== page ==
Jamais Vu is a Nicaraguan puro with a 2007 corojo wrapper. Two different binders — corojo and criollo — from two different years hold in place a blend of viso, ligero, and medio tiempo tobaccos, all aged five to six years. The blend was released in 2012 (under its former name, Inception) in three sizes:

  • Corona Gorda – 6 1/2 x 54
  • Exquisito – 6 1/4 x 52
  • Gran Robusto – 5 1/4 x 50

Construction Notes
Upon picking up my first Inception/Jamais Vu Gran Robusto I wondered if I should discard the foot band, as is my customary practice, or if I should preserve it as an item of historical interest. I put the band aside for further consideration, but I really like the fact that it comes off so easily.

The wrapper on the Jamais Vu is an attractive and oily colorado maduro. Some fine veins run down and across the cigar. It looks leathery but not weathered. The bunch is solid, though there are interesting seams that are detectable beneath the wrapper. I’m not sure if this is the result of using two binders, or if it has to do with the bunching process. The seams are not obvious, and would not be noticed by most normal cigar smokers. (By the way, if you’re reading this, you’re probably not normal. We count that a good thing.)

The cap is beautiful and the draw is perfect. The burn was a little uneven, but not problematic.

Overall construction: Very good.


Tasting Notes

The first flavors out of the gate are quintessentially Nicaraguan, and the best kind of Nicaraguan. The first few puffs are spicy without the sting, and notes of hardwood and caramel soon follow. The flavors are clean and bright with an acidic tang familiar to fans of Illusione’s Original Document and some of Padilla’s cigars (the Aganorsa years).

The smoke texture is medium to full in body, and the cigar becomes considerably potent in the last third.

The cigar develops a mild bite, but the combination of wood and earth on the palate with caramel and cocoa on the nose is an adequate distraction from a little burn on the tongue. This cigar is an engine that keeps the flavors pumping and jumping from beginning to end.


Jamais Vu reminds me of a number of other premium Nicaraguan smokes, which I sort of lump into a flavor bin I call “Aganorsa” (whether it is actually Aganorsa leaf or not.) Los Blancos Nine comes to mind, as do a number of Casa Fernandez cigars (but in my estimation this Ezra Zion blend is smoother). There is a bright and sweet quality to this tobacco which is really distinctive, and the caramel and cocoa from the corojo wrapper combines with the spice in the core to create a beautiful smoke.

Retail price looks to be around $9 USD. This is a cigar worth going out of your way to find and enjoy.

Jamais Vu

Final Score: 92

Flor de las Antillas Robusto

Flor de las Antillas

New for 2012 from My Family Cigars in Esteli, Nicaragua, is Flor de las Antillas. The “flower” of the Antilles is the island from which the Garcia family hails: Cuba itself. The brand name was in fact an old Havana trademark, and My Family Cigars has resurrected the name and rejuvenated the artwork for this new release.

Flor de las Antillas is a Nicaraguan puro featuring a sun-grown wrapper and several different Cuban-seed tobaccos. The cigar is box pressed and produced in four sizes:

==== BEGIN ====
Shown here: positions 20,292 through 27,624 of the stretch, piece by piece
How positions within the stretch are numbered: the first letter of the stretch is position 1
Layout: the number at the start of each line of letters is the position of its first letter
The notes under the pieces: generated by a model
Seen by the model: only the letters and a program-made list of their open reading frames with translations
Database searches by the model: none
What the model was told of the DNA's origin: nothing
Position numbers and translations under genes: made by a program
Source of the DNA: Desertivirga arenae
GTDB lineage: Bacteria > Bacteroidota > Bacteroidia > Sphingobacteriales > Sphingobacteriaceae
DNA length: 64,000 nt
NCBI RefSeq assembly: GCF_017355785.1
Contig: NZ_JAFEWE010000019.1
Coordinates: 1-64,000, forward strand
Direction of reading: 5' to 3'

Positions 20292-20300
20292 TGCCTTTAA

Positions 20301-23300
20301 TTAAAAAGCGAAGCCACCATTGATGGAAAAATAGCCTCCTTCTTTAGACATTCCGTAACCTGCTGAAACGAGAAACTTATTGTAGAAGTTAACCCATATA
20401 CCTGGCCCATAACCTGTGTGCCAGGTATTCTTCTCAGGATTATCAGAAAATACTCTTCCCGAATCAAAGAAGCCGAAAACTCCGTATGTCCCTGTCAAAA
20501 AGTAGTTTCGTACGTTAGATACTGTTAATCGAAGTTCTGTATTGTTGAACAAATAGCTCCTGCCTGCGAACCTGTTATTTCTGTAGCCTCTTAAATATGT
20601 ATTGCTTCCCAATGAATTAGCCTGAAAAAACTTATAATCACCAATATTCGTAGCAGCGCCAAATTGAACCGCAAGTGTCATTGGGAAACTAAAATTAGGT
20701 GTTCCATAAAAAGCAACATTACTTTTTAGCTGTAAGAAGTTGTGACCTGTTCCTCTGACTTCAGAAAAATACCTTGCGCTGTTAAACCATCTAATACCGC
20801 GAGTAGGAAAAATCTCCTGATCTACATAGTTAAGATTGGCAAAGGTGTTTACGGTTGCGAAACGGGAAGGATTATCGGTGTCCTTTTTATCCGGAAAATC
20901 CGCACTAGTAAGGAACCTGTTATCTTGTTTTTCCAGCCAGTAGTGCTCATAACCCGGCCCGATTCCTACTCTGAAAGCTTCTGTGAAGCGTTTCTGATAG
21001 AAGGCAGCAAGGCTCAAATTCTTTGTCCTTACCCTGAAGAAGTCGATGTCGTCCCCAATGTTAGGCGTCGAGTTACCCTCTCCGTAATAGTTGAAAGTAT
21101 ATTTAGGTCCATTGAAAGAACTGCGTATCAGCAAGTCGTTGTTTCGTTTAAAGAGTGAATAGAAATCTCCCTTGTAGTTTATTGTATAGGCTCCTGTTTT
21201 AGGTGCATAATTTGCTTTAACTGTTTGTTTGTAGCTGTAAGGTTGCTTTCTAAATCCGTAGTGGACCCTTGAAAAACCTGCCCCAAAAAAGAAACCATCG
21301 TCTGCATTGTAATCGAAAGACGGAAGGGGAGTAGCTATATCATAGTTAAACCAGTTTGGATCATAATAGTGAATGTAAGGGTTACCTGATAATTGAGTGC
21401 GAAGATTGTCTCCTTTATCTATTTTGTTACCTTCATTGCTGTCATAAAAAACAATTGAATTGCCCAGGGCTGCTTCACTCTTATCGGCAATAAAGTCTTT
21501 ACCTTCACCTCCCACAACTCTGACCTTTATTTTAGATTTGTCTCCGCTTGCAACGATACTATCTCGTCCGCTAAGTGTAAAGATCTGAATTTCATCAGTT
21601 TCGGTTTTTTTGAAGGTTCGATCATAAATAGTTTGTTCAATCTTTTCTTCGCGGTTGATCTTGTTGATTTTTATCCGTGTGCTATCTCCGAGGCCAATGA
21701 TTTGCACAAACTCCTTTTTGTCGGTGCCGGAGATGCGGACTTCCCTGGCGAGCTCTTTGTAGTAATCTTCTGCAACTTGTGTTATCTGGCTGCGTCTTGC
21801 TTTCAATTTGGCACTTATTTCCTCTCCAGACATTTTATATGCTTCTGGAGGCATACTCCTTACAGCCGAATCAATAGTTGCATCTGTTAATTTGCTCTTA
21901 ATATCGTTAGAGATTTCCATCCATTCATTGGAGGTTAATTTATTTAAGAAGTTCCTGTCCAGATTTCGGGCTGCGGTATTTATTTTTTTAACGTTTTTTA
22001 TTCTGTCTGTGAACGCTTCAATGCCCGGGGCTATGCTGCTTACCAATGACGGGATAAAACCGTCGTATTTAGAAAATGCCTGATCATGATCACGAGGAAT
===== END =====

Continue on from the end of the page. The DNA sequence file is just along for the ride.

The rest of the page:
• Robusto: 5 x 50
  • Belicoso: 5 1/2 x 52
  • Toro: 6 x 52
  • Toro Gordo: 6 1/2 x 56
Construction Notes
The Flor de las Antillas robusto is a pressed cigar with a dry colorado claro wrapper. The cover leaf has a few veins, but it doesn’t look quite as weather-beaten as some sun grown wrappers. The head terminates in a flat triple-wrapped cap, and the draw is effortless. It burns evenly, and the ash it generates is almost as strong as the original cigar.

Overall construction: Superb. (No surprise, coming from My Father.)

Flor de las Antillas 2Tasting Notes

This is a somewhat unusual entry from the Garcias; it’s one of the smoothest and creamiest cigars I can recall from a cigar maker reknowned for big flavors and an explosion of pepper up front. A little bit of pepper creeps up in the sinuses for the first minute or two, but there is no bite on the tongue at all. Some leathery scents emerge which balance nicely with mild cedary spices, but for the most part this is just a very smooth medium-bodied cigar with a creamy smoke texture.

The middle section continues along the same trajectory, with some caramel sweetness added into the mix. This aroma doesn’t seem quite as robust as the Corojo 99 that I love on medium-bodied Garcia cigars like Vegas Cubanas, but it’s a little more complex and similarly balanced with mild spice.

The last third is increasingly peppery, but compared to many of My Father’s full-bodied blends (like Le Bijou, for instance) it’s really quite tame. Most of the spice tingles in the sinuses with only a fleeting nip on the tongue.


La Flor de las Antillas fills a spot in the medium-bodied lineup for My Father Cigars, perhaps to fill vacancies left by blends like El Rey de Los Habanos and El Centurion. It’s a nicely balanced cigar with hints of leather and cedar topped off with some caramel sweetness, and only a shadow of the pepper that is the hallmark of this Nicaraguan family. It’s also priced well. At around $6.00 it’s well within the median price range for premium smokes.

It didn’t blow me into the stratosphere, but smokers who like medium-bodied Nicaraguan blends — like Vegas Cubana or the old Padilla 1948 — should definitely check this one out.
Flor de las Antillas 3
Final Score: 89